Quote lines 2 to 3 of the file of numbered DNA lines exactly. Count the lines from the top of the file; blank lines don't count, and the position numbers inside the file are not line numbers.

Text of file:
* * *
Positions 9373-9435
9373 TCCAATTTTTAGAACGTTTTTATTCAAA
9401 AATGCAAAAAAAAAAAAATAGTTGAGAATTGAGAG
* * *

9373 TCCAATTTTTAGAACGTTTTTATTCAAA
9401 AATGCAAAAAAAAAAAAATAGTTGAGAATTGAGAG